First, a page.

SA’s Secrecy Bill – Another Threat to Media Freedom

by Aug 5, 2010All Articles

The government is in the process of passing a law that will limit access to government information undermining transparency, accountability, and media freedom in South Africa. The Protection of Information Bill allows every organ of state – from government departments and parastatals to the smallest municipality – to throw a blanket of secrecy over its documents. If the law is passed whistle blowers leaking, and journalists reporting, on these documents can face up to 25 years in jail. The Bill goes before parliament this month and civil society are organizing to oppose it’s passing.

If enacted, the Protection of Information Bill would challenge the fundamental right enshrined in Section 32* of our Constitution which assures everyone’s right of access to any information held by the state and any information that is held by another person and that is required for the exercise or protection of any rights.

Some of the concerning provisions of the Bill:

* The ease with which commercial information held by the state can be deemed ‘classified’

* All levels of government including parastatals can deny access to ‘their’ documents with the power to classify widely distributed and delegated

* Whole categories of information can be classified, even if only a small amount of information within that category is truly classifiable

* Documents can be classified if their disclosure “may be harmful to the security or national interest of the Republic” with the term “national interest” including “all matters relating to the advancement of the public good”.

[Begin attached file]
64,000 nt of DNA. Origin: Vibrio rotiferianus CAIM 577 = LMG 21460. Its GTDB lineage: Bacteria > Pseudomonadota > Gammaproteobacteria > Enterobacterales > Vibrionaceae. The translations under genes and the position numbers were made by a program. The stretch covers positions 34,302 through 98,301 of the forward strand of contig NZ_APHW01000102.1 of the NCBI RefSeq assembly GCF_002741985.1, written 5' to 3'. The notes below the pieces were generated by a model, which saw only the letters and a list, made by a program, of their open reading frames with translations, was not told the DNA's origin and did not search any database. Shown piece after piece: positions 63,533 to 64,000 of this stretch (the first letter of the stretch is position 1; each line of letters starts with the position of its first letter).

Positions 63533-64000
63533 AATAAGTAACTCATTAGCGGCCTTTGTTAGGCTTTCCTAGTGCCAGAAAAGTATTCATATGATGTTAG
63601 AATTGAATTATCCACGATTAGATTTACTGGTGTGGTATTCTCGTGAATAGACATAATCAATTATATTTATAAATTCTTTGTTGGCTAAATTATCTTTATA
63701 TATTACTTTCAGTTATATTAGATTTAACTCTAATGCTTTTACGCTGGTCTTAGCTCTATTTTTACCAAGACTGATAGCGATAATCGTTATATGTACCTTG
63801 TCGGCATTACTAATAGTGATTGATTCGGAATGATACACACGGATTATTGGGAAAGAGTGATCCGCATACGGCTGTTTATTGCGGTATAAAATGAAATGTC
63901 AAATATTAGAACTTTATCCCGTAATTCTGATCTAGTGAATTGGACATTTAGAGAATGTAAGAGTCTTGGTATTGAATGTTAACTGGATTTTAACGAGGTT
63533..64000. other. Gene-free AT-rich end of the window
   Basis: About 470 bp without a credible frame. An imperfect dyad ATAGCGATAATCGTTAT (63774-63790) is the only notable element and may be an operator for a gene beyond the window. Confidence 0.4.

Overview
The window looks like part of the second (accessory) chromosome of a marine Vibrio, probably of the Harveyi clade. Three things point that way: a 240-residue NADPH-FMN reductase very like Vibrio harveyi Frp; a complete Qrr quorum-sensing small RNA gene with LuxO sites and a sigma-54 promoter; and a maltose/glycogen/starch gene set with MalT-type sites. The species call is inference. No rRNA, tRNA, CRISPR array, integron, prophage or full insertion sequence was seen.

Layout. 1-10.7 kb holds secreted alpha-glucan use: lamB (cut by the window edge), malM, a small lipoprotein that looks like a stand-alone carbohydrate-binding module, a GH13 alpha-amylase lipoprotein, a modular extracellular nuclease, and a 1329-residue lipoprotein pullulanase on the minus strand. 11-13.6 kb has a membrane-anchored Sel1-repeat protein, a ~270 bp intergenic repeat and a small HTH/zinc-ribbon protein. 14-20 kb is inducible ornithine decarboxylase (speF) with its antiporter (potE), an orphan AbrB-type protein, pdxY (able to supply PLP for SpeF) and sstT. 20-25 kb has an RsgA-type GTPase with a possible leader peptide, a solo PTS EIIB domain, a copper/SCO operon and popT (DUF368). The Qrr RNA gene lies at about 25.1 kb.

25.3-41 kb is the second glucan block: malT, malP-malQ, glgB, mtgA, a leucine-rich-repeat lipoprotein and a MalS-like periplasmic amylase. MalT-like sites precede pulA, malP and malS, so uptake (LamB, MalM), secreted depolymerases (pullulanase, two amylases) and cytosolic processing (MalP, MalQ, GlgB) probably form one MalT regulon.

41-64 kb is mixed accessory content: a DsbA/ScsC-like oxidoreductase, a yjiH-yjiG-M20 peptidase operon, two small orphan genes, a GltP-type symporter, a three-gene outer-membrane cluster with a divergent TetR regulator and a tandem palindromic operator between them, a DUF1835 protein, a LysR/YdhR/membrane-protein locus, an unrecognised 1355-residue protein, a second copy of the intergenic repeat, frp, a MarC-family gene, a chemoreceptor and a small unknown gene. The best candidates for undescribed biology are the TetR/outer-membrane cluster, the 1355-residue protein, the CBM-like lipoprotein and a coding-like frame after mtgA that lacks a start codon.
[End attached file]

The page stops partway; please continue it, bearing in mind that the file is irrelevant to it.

* Criminalisation of unauthorised possession or disclosure, even if no intent to prejudice the “national interest”

* No “in the public interest” defence

* Members of the public or journalists are as guilty as those who disclose classified information

* Penalties of up to 25 years imprisonment

* No independent monitoring or appeal process

These provisions would likely lead to:

* Limited access to information

* Lack of control over and inconsistencies in approach of classification

* Reduced public scrutiny of tender processes

* Less competitiveness and accountability

* Greater corruption

* Restricted media freedom

* Fewer cases of whistle-blowing relating to fraud and other malpractice

The Protection of Information Bill is directly at odds with the Constitution and poses a major threat to investigative journalism and our democracy. The Bill must be withdrawn immediately. 

Read the Protection of Information Bill

Read submissions on the Bill

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